AIA Announces Legislative Agenda for 113th Congress

United States Capitol Building © Karissa Rosenfield

The American Institute of Architects () today announced a five-point legislative agenda for the 113th Congress, targeting job creation for small businesses as a top priority. The agenda is the product of months of collaboration and dialogue with AIA members and leaders. More than 3,400 AIA members offered their views about what policies the AIA should advance through the annual Call for Issues last fall.

According to Mickey Jacob, FAIA, 2013 AIA President, the AIA’s agenda “reflects the interests of our members, which not so coincidentally reflects the priorities of the American people. These five priorities for the next two years have the creation of jobs as their centerpiece while also seeking to shore up our aging infrastructure, make our communities more resilient and assure we invest in the next generation of architects.”

The five priorities are:

1. Help Small Businesses Create Jobs

Small businesses create jobs in every community. More than 97 percent of architecture firms employ 50 or fewer people; every project they design leads to job opportunities for millions of construction workers. But red tape, limited capital, and a complicated tax code hold them back. Congress needs to ensure that federal agencies work with small companies to help them succeed. And our small businesses need a simpler tax code that helps architecture firms grow without punitive tax increases.

2. Repair and Strengthen our Buildings

As millions of construction workers remain unemployed, buildings and vital infrastructure have crumbled, hurting our economy and endangering the public. But our nation’s infrastructure goes beyond roads and bridges: millions of schools, hospitals and structures of every type are in desperate need of repair. Even the Capitol dome, a symbol of our democracy, needs repair. America needs sound policies that free up capital for private sector building projects, and new ways to invest in public sector buildings, providing jobs in the short term and a more competitive economy in the long run.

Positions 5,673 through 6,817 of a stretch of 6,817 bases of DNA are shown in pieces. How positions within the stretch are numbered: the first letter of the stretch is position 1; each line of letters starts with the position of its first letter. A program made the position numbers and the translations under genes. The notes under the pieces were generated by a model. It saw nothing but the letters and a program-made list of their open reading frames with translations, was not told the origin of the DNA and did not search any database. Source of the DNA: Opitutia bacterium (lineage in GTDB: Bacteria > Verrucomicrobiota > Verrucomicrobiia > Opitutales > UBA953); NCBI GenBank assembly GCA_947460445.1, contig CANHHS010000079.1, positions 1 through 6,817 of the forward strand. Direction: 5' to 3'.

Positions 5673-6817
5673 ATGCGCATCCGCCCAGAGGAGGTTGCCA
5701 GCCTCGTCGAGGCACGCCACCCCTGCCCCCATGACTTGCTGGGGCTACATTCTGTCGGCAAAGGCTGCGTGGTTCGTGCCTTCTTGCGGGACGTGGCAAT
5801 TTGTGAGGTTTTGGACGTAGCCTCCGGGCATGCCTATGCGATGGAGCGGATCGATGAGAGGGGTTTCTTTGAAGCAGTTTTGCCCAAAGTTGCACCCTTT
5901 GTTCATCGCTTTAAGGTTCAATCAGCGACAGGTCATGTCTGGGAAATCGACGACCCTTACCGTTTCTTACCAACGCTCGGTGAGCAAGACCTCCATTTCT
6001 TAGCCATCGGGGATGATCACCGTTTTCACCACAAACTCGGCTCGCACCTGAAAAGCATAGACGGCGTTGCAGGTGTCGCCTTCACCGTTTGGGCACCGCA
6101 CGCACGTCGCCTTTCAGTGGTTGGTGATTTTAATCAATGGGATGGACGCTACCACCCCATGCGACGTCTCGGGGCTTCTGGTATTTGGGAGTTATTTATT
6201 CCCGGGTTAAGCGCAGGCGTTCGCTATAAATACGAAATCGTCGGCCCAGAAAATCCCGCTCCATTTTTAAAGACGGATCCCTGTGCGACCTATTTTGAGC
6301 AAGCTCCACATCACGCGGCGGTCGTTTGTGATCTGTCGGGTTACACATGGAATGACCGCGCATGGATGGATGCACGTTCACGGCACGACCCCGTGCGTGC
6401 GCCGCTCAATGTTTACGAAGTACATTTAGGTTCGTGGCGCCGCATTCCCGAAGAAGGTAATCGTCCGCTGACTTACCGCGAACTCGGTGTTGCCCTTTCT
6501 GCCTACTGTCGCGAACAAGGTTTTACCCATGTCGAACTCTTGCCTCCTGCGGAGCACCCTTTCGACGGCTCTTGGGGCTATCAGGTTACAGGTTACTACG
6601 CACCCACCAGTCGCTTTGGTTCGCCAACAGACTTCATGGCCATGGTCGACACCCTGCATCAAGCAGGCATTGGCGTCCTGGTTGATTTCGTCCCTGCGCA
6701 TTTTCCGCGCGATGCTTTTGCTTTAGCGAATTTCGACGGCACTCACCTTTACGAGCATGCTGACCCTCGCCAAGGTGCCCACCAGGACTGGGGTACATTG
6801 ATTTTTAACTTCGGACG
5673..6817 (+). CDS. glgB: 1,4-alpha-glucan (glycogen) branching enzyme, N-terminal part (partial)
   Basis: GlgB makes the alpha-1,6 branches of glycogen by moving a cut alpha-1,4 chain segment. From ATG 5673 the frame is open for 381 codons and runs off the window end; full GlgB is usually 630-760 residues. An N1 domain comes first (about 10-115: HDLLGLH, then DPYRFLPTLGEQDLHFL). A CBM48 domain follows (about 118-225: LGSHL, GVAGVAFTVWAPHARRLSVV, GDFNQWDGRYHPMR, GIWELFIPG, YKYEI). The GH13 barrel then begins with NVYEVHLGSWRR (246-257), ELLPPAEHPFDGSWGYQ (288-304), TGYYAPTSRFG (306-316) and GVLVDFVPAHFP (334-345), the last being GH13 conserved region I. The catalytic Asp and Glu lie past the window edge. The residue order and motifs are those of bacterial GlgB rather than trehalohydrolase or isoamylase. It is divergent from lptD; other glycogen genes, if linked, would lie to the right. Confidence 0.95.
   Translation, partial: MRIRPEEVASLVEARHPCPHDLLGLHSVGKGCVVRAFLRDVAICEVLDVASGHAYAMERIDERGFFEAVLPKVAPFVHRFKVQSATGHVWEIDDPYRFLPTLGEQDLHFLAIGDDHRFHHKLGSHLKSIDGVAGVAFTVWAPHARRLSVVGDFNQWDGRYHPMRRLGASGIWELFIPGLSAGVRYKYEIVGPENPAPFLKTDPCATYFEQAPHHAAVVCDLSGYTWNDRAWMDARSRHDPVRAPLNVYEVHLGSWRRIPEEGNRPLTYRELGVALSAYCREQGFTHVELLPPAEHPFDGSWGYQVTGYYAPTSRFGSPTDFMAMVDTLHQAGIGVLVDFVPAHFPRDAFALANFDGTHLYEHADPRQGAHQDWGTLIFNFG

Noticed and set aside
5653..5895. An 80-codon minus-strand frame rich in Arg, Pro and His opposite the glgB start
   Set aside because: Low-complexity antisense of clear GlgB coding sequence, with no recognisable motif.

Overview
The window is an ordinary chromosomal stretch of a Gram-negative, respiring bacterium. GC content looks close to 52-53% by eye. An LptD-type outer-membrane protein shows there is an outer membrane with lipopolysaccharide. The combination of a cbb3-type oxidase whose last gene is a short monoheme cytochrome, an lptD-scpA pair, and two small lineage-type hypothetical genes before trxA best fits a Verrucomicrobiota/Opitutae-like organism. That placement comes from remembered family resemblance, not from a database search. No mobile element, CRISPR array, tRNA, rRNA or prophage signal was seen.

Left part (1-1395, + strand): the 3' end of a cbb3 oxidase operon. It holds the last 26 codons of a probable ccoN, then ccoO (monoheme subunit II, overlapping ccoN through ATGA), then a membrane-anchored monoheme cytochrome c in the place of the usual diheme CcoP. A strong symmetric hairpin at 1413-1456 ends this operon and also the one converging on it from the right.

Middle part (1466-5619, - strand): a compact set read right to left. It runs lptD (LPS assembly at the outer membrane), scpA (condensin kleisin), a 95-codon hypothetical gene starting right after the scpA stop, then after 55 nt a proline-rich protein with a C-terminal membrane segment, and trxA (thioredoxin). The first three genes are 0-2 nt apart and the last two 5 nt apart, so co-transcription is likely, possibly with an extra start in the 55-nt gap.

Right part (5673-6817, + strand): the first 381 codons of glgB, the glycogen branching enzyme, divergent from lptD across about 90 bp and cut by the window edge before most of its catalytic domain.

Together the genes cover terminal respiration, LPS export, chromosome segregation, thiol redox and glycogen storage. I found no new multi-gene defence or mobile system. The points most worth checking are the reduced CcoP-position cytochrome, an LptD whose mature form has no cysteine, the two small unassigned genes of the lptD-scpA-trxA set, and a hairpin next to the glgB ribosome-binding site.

3. Build Sustainable, Resilient and Vibrant Communities

After years of economic turmoil and natural calamities, America’s communities must rebuild. Homeowners and businesses are demanding the next generation of buildings that save energy, revitalize traditional main streets and reflect the new ways that Americans live, work and play. As Superstorm Sandy showed, we need to do far more to protect our communities from disaster. And with buildings accounting for more than 70 percent of the nation’s electricity use, we can do so much more to make our homes, offices and schools use less energy.

4. Reform Government to Build Better with Less

Governments need to tighten their belts while providing essential services the public demands. That means doing more, and doing it better, with fewer resources. But too many laws and regulations block innovative solutions that maximize return on investment. When it comes to buildings, Congress can make sure taxpayer dollars are spent wisely by reforming procurement rules so that architects can deliver projects that are safe, productive and sustainable.

5. Invest in the Next Generation of Design Leaders

Millions of young people aspire to help their communities build a better future – but a lack of opportunity and the crushing cost of education hold them back. As a result, the design and construction industry faces a severe shortage of talent, at exactly the moment we need to start rebuilding for the future. America can’t afford to lose a generation of talented design professionals, simply because they could not afford the cost of learning.

See full legislative agenda here.

Press release by Andrew Goldberg, Managing Director, Government Relations & Outreach via the AIA

Cite: Rosenfield, Karissa. "AIA Announces Legislative Agenda for 113th Congress" 13 Jan 2013. ArchDaily. Accessed 21 Sep 2014. <http://www.archdaily.com/?p=318060>

2 comments

  1. Thumb up Thumb down 0

    O.K. Mr. AIA let’s start with #5, set the example and have the architectural community ensure all intern positions are payed positions.
    I’ll ask it again, has the rising educational costs been a case of correlation or causation relative to the rising student loan debt level ?
    Let’s begin the dialog here and post this comment.

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